SO… We’ve pretty much established that people are yearning for change. After all, regardless of what the opinions are today, it is the platform that got President Rodrigo Duterte elected into office. Maybe we should examine the whys and wherefores of this change we seek and why it seems to be very hard to find.
To the point of being irritating, I don’t hesitate to ask people what they think. One of my recent conversations centeted around waiting. Waiting for change. Kind of a passive attitude, I said. But it turns out the waiting is for the leadership to change their ways. “Why should I change when the people in government leadership all stay the same?” I suppose in a way it makes some sort of weird sense if one goes by “Show me yours and I’ll show you mine.” But for practical purposes, how long must we wait? And are we waiting to change? Or for someone to do it for us?
If we are to take lead-by-example literally, then the wait should not be that long. If we are all diligent and committed. After all, leadership exists in all levels and all aspects in life. At home, at work, in school, in church, in clubs, in sports, even at play. But the fact that our elected leadership leaves much to be desired in the improve-yourselves department means that this deficiency trickles down to the lowest levels of society for the most part.
This expectation of visible positive change in our leadership cannot be undervalued. For the millions who do not have the option of moving to another country, change is their only hope. So here’s a thought — if we change first, wouldn’t it then be easier to demand change and even effect the change we so desperately seek? Psychology tells us that that behavioral change can be achieved with reinforcement, either positive or negative. Let’s examine the possibilities.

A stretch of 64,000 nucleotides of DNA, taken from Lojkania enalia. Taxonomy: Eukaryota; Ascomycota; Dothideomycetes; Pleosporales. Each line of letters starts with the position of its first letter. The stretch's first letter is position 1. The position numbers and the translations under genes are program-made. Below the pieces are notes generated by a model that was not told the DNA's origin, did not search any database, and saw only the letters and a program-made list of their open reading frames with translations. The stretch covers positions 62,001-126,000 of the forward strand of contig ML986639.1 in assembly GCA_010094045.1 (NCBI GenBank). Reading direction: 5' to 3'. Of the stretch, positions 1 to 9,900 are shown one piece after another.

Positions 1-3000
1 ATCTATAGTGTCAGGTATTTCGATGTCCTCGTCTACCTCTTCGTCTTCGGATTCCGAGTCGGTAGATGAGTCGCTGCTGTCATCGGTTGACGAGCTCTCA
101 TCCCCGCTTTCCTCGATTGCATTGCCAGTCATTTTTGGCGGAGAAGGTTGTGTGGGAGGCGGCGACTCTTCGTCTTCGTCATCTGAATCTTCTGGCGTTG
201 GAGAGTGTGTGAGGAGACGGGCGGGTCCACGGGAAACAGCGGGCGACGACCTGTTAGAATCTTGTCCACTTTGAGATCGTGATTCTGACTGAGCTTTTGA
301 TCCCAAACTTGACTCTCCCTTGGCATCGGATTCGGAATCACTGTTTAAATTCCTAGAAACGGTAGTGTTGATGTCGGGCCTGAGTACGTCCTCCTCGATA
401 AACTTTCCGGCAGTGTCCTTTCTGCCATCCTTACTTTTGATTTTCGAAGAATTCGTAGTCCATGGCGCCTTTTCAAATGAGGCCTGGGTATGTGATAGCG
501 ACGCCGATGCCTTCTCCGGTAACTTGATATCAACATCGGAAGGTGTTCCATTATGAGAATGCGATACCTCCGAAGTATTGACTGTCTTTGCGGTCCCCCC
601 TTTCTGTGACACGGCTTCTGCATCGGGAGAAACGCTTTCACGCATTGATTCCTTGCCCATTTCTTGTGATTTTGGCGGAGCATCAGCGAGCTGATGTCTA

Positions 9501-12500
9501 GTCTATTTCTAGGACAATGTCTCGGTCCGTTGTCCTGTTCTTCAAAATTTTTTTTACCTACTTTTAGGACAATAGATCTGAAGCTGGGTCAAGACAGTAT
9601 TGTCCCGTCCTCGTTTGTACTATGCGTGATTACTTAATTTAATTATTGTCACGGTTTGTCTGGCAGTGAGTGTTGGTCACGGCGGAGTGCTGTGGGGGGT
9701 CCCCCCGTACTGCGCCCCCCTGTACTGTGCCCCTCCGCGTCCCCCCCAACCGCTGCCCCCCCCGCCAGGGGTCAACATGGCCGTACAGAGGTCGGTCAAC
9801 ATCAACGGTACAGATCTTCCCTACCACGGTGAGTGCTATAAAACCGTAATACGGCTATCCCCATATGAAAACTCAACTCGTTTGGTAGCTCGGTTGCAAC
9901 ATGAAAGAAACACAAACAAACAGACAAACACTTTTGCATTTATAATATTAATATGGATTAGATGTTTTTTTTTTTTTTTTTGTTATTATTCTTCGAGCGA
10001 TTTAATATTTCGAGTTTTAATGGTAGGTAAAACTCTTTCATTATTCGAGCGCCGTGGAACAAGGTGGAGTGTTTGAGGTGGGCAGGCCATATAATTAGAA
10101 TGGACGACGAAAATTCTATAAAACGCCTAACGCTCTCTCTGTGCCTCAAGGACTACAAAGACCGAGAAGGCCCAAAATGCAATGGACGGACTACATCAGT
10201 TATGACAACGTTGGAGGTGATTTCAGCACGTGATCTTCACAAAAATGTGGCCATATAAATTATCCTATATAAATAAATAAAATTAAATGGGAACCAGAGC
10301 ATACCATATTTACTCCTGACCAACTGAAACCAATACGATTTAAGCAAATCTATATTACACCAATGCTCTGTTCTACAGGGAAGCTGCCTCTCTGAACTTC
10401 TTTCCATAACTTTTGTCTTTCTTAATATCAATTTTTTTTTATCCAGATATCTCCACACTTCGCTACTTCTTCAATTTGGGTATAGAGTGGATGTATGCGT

Positive reinforcement roughly means rewarding someone whenever the desired behavior is shown. The problem with this is that most Filipinos will only accept monetary or material rewards. So it will cost the government or somebody gazillions of pesos to change our country for the better. The question being: Will the change be permanent when the funds run out?
Negative reinforcement, on the other hand, hinges on the premise that something awful or painful happens as a result of identified bad behaviors. Let me say right off the bat there’s no way in hell that’s gonna work. In Australia, the fine for driving without a seatbelt is over $1,100. So everyone wears their seatbelt, even undisciplined Filipinos. Hit them where it hurts seems to work. Except in the Philippines.
When Cagayan de Oro City passed the anti-jaywalking ordinance, everybody protested at the “exorbitant” fine of P1,500. When various fines for traffic violations were announced, everyone was up in arms. Why? Because the fines were so high. What does this tell us? Evidently we’re OK with breaking the law as long as the fines are manageable. We obviously would rather object to the fine rather than make an effort to be law-abiding.
This is an entrenched mindset that is always going to get in the way of any positive change we want to happen. Ferdinand Marcos astutely observed that “we Filipinos are ungovernable” hence martial law. And at this point in time, I’m inclined to agree with him.
Friends, Filipinos, countrymen… change? Fine by me.